Like Charles Dickens's Gradgrind, Justice Louis Brandeis wanted facts.
Ayn Rand was a melodramatist of the moral life: the battle is between the producer and the moochers, and it must end in life or death.
"There is such a thing as a moral atmosphere." So said Violet Gibson, the woman who shot Mussolini.
At Berkeley in 1964, Mario Savio embodied the need to speak and act in the face of doubt.
Terry Teachout's new biography of Louis Armstrong is stuck in the discophile groove.
The axis of moral struggle, a stroke of salvation--these are the spiritual dimensions of Tolstoy's late fiction.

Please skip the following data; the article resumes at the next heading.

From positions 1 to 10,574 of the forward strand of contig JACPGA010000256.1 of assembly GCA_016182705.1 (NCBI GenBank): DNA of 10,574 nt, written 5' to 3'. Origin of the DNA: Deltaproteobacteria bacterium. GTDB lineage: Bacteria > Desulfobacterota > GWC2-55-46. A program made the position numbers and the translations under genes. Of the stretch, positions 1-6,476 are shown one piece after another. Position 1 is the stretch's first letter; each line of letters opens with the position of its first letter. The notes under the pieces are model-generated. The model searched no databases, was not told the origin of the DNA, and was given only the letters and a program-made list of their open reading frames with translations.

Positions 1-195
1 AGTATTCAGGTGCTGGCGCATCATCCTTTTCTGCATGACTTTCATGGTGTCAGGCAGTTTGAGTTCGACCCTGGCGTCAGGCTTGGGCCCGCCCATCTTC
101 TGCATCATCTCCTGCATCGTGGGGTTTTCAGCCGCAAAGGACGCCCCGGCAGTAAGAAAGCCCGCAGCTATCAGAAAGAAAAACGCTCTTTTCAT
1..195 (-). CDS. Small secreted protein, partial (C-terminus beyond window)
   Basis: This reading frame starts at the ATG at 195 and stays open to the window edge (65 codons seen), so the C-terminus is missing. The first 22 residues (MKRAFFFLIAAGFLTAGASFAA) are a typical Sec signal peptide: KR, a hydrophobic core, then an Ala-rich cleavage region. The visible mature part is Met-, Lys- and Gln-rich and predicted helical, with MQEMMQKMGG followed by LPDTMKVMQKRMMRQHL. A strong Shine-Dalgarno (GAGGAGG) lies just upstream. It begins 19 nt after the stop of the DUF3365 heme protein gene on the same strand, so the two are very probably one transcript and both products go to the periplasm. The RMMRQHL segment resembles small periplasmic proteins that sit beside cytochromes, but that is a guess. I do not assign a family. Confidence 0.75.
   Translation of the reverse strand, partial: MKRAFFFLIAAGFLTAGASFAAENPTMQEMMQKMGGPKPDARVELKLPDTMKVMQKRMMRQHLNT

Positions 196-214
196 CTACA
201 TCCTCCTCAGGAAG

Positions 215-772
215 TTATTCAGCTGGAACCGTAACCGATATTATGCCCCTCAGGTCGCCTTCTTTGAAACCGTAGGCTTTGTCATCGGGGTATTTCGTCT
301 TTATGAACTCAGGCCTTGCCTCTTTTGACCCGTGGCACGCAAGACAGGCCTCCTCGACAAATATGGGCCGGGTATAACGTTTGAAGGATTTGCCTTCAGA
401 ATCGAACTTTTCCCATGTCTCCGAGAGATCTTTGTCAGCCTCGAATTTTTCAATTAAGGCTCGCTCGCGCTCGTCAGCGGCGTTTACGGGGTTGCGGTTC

Who is the purest archetype of the conservative legal movement, Antonin Scalia or John Roberts?
The novelist Dominique Fernandez struggles to understand his father's years as a Nazi collaborator.
Thelonious Monk was a more nuanced figure than the flimsy characterization of a way-out jazz cat could ever convey.
T.J. Stiles's The First Tycoon is a gilded portrait of the robber baron Cornelius Vanderbilt.